NFLPA officially appeals Peterson ban

Washington, DC ( – As expected, the NFL Players Association
has filed an appeal of Commissioner Roger Goodell’s suspension of Minnesota
Vikings running back Adrian Peterson for violation of the league’s personal
conduct policy.

In a letter sent to the Commissioner’s office, the union accused Goodell and
the NFL of denying Peterson due process by “making up the process and
punishment as it goes” while calling for the case to be heard by an
independent and neutral arbitrator.

Goodell announced Tuesday that Peterson will be suspended indefinitely without
pay — and at least through the remainder of this season — after pleading no
contest to a charge of misdemeanor reckless assault for allegedly striking his
4-year-old son with a wooden tree branch last May.

Peterson will not be considered for reinstatement prior to April 15 under the
recent ruling.

In addition to questioning Goodell’s impartiality over the case, the union
contested several issues with the verdict that it viewed as inconsistent with
previous NFL decisions regarding the personal conduct policy.

It pointed out that no first-time offenders have served more than a two-game
suspension for acts of domestic violence, with the currently on-appeal Ray
Rice case the lone exception. The union also argued that since Peterson’s
incident occurred in May, it should not fall under the revised personal
conduct policy that the league issued in late August.

That change came as a response to a firestorm of public criticism Goodell
received for initially handing the ex-Baltimore Ravens running back Rice a
two-game ban for physically assaulting his future wife in an Atlantic City
casino. The Commissioner later admitted he “didn’t get in right” in his
handling of the Rice situation.

The union also claimed that league officials told NFLPA senior vice president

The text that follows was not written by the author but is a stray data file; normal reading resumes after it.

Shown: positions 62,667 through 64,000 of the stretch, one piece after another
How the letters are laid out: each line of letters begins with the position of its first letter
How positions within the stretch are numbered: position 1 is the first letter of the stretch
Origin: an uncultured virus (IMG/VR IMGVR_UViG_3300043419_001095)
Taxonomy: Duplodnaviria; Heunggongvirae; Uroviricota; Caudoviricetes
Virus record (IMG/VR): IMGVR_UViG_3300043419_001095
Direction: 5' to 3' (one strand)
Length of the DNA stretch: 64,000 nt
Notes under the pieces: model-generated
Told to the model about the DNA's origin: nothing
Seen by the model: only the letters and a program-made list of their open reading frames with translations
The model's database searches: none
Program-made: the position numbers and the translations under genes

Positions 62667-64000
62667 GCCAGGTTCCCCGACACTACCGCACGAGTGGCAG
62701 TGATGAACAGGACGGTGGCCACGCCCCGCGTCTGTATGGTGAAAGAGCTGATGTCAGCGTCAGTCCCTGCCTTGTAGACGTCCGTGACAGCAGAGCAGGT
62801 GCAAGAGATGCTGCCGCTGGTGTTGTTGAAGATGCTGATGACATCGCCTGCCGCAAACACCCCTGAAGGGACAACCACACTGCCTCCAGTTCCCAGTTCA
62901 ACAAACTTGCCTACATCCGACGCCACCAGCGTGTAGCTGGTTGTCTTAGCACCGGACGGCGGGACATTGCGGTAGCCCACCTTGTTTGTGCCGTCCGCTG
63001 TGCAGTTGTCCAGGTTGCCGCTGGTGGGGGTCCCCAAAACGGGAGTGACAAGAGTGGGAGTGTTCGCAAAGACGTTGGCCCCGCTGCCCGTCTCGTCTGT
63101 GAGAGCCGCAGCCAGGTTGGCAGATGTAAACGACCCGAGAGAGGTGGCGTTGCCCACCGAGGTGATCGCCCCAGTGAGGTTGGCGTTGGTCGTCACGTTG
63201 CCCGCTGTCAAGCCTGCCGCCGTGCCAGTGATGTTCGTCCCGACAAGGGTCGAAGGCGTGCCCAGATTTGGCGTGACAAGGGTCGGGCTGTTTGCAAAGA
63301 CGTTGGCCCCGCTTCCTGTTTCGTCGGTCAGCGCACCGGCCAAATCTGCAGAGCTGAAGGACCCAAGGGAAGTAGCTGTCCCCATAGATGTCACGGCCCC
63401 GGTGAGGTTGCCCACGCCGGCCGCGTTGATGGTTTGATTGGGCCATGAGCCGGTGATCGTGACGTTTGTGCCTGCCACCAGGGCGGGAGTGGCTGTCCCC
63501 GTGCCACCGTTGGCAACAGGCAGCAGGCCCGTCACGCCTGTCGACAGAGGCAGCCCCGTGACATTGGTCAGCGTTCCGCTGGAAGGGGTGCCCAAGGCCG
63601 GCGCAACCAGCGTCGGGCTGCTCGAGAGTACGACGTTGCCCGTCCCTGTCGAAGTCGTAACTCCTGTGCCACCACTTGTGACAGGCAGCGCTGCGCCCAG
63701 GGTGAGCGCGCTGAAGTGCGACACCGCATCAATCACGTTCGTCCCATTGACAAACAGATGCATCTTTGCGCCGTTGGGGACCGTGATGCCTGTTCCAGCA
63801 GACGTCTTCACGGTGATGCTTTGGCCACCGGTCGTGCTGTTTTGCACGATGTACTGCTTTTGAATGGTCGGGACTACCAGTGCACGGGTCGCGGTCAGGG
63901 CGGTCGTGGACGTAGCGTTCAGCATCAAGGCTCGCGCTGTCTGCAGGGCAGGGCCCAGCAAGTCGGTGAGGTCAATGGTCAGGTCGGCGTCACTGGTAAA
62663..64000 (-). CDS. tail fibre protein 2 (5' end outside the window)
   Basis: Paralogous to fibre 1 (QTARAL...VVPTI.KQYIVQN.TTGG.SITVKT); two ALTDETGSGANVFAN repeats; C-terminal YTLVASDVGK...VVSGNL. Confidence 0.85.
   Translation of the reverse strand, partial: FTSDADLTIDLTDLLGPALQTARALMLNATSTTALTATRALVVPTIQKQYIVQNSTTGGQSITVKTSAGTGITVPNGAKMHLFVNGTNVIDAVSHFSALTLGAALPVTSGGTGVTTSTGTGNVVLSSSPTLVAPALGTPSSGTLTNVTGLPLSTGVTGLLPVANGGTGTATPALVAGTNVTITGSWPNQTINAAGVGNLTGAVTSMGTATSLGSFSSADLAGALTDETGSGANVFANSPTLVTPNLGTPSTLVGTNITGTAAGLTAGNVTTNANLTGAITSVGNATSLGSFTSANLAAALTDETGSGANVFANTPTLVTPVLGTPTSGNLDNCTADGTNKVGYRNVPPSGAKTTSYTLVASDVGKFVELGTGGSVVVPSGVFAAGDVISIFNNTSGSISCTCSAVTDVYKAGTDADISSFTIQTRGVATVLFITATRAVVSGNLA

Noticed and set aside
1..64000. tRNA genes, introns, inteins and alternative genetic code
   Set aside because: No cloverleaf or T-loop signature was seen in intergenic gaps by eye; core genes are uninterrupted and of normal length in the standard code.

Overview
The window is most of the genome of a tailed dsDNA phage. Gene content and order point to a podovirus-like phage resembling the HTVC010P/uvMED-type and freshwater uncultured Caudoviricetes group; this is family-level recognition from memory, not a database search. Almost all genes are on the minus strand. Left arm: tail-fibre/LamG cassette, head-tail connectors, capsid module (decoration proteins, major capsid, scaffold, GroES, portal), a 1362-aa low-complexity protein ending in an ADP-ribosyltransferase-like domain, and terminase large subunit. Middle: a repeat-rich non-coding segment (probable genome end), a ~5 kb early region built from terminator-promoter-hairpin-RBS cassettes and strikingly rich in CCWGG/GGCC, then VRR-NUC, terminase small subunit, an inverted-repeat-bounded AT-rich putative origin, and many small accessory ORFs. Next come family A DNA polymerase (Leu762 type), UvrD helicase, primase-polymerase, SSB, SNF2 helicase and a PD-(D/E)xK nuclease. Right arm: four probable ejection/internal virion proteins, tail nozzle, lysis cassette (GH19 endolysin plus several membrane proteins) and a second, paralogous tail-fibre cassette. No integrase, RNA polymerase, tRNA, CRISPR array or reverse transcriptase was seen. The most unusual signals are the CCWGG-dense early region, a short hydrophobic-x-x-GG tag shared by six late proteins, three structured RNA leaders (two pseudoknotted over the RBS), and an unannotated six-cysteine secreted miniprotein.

Troy Vincent that Peterson would be credited for time served during the period
he spent on the Commissioner’s Exempt list while his court case was ongoing.

Peterson has not played since the Vikings’ season opener on Sept. 7, though he
had been receiving his full salary while on the exempt list until Tuesday’s

The NFLPA closed the letter by demanding that Goodell recuse himself from the
appeals process, saying “there is simply no way for you to impartially
arbitrate Mr. Peterson’s appeal.”

“Given the intense criticism that you and the League office have faced from
NFL business partners, Congress, the media, NFL fans and the public at large,
and the public pronouncements and commitments you have personally made in
response to this criticism, it is clear that you have, by your actions,
rendered yourself evidently partial and biased in this matter,” the letter

Peterson was originally charged with reckless or negligent injury to a child,
but pleaded no contest to the lesser offense of misdemeanor reckless assault
after his legal team worked out an agreement with the Montgomery County
(Texas) district attorney. The 2012 NFL MVP avoided jail time and was placed
on probation while receiving a $4,000 fine and an order to perform 80 hours of
community service.